Does Your Company Need a Reputation Manager?

January 2017

Source: Thinkstock

This weekend actress Meryl Streep, while accepting a lifetime achievement award during the Golden Globes ceremony, spoke out against the tone the U.S. President-Elect has set through his actions, words and online behavior. And, playing right to Streep’s point, Donald Trump responded through Twitter with unflattering comments about one of the most acclaimed actors of all time. Earlier, those invested in Toyota saw their stock price fall after Trump sent out a far-from-complimentary tweet about the automaker’s manufacturing plans. A few weeks prior, Boeing watched its stock value slide after it was caught in Trump’s Twitter crosshairs.

CEOs are now privately asking each other, as if it’s some kind of status symbol: Have you been the subject of a critical Trump tweet yet? But they are also asking their marketing and public relations departments to be proactive, leading to growing interest in reputation managers. These are communications professionals hired specifically to monitor and manage what is said about a company or its officials and have a game plan for how to respond. This position is more tactical and works in tandem with a team of social media watchdogs or trusted partners outside organization specializing in reputation management.

If January is any indication, this is going to be a busy year for social media mavens. Best prepare for the worse and hope for the best.

Your reputation is your brand
Most marketing, public relations and corporate communications departments have long designated someone, or a group, to monitor social networks and news feeds to know what people are saying about them. But there’s been a shift in the past year toward more truth-less claims being given credence by way of reposts and retweets.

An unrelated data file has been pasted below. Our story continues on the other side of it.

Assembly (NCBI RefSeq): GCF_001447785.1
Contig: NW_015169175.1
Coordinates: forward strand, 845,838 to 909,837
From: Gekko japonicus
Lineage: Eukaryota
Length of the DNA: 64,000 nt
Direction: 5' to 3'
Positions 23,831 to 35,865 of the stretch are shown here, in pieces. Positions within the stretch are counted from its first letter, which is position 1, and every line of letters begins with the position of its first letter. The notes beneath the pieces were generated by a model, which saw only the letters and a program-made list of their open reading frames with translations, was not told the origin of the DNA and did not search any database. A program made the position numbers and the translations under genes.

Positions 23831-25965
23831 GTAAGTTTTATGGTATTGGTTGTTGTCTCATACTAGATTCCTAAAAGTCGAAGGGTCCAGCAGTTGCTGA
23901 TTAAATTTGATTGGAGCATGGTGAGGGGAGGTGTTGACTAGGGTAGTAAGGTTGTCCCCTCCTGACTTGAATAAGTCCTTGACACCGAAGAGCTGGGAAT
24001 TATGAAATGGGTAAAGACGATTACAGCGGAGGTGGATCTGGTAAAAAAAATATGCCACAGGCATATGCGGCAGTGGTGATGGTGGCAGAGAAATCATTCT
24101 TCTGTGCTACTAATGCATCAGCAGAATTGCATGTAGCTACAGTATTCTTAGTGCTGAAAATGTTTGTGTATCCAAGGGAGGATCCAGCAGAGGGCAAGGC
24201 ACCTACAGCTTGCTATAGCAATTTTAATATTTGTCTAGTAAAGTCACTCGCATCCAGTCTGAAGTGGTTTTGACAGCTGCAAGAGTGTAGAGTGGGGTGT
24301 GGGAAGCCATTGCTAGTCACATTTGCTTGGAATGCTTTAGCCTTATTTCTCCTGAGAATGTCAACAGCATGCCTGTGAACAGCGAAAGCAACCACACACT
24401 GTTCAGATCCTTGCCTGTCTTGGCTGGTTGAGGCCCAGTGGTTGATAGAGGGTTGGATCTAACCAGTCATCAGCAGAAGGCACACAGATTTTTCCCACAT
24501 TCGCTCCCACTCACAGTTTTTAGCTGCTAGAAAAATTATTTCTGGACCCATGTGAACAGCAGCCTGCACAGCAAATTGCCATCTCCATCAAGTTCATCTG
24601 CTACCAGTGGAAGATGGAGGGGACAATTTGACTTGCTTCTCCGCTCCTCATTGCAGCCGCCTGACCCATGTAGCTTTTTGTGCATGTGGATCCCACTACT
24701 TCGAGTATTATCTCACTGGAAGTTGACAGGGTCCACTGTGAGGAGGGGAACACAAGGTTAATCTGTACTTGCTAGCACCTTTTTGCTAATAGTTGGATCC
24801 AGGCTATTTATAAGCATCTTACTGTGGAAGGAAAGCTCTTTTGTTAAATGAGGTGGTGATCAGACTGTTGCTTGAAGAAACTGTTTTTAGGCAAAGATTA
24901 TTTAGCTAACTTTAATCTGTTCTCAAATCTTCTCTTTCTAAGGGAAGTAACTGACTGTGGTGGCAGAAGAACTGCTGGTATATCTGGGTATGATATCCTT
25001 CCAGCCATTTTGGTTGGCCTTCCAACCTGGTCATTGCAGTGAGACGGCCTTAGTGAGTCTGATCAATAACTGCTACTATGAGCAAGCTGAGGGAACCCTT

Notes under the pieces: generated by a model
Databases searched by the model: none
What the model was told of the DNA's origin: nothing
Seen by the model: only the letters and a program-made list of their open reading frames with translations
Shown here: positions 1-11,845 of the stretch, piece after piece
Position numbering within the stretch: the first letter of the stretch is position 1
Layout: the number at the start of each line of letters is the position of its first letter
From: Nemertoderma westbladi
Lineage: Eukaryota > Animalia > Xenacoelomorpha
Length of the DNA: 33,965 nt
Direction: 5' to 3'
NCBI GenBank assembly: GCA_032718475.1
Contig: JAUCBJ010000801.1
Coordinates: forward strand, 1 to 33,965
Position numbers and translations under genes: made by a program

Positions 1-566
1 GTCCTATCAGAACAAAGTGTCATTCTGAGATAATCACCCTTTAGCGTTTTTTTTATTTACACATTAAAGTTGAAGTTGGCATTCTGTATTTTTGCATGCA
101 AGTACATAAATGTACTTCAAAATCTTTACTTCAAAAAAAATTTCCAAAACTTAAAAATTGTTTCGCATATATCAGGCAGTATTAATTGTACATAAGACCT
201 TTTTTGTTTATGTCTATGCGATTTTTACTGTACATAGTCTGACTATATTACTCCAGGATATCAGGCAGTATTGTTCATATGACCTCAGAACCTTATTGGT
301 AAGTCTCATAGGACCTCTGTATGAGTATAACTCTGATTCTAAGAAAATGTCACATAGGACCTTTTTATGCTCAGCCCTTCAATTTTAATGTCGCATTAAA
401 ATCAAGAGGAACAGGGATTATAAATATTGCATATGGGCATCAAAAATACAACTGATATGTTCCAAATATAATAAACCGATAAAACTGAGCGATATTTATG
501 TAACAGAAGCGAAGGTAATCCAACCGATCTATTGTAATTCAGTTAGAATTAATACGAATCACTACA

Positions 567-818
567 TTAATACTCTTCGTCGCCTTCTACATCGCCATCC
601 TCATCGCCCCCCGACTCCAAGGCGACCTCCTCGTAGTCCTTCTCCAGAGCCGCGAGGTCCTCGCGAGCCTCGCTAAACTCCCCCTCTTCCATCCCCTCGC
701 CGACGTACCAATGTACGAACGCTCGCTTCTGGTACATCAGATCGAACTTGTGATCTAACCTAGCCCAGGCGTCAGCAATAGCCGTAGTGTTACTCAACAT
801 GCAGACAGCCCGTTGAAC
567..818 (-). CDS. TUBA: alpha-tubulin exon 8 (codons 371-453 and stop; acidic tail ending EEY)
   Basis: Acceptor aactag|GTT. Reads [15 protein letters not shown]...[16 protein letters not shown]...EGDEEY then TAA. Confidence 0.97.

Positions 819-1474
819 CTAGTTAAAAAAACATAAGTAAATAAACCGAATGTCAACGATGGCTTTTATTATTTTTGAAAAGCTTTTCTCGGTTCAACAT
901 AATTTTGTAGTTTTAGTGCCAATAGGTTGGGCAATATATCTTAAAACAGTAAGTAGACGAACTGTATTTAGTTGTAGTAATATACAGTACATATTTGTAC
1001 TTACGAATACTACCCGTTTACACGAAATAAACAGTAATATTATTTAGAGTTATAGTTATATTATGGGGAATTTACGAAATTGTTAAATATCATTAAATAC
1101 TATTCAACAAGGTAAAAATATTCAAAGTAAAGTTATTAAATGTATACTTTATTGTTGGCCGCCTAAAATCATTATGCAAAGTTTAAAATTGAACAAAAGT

An unflattering story can go viral within minutes, leaving little time to work a response plan up the chain of approval. The corporate brand is muddied in just a moment, while repairing the damage typically takes much longer, even if the initial post or tweet or review was wrong. Protecting a brand and responding quickly to critics is paramount in today’s business world. A reputation manager not only helps devise that plan but is responsible for its execution.

Building credibility and trust
Trust is important to any company or freelancer. At Twirling Tiger Media, trust is among our four core values – our clients must believe in our abilities to create high-quality, accurate content aligned with their values and goals. It envelopes everything we do and why we say we are “hardwired to trust.” We want to be seen as a highly credible resource, as do those organizations we serve. No company wants, or expects, anything less.

Your reputation impacts more than public perception
Most customers now do some due diligence before deciding to do business with someone. Usually, it means looking online to see what’s been written about a company and, if it’s a consumer-based product or service, the online reviews. We’re all aware that popular review sites like Yelp and Amazon have been undermined by widespread skepticism or scandals at some point. But enough poor reviews or unflattering blog posts typically demonstrate a trend that can impact sales. It also can impact morale and lead to higher turnover with fewer qualified prospects wanting to join the company.

It may be time to assess how your company is publicly perceived and decide if it’s time to reboot and create a new narrative. An outsider’s assessment can help find the weak points. And a team devoted to creating high-caliber custom content and content marketing – whether within an existing workforce or hired to augment one – can help a company move their brand in a positive direction.

Anne Saita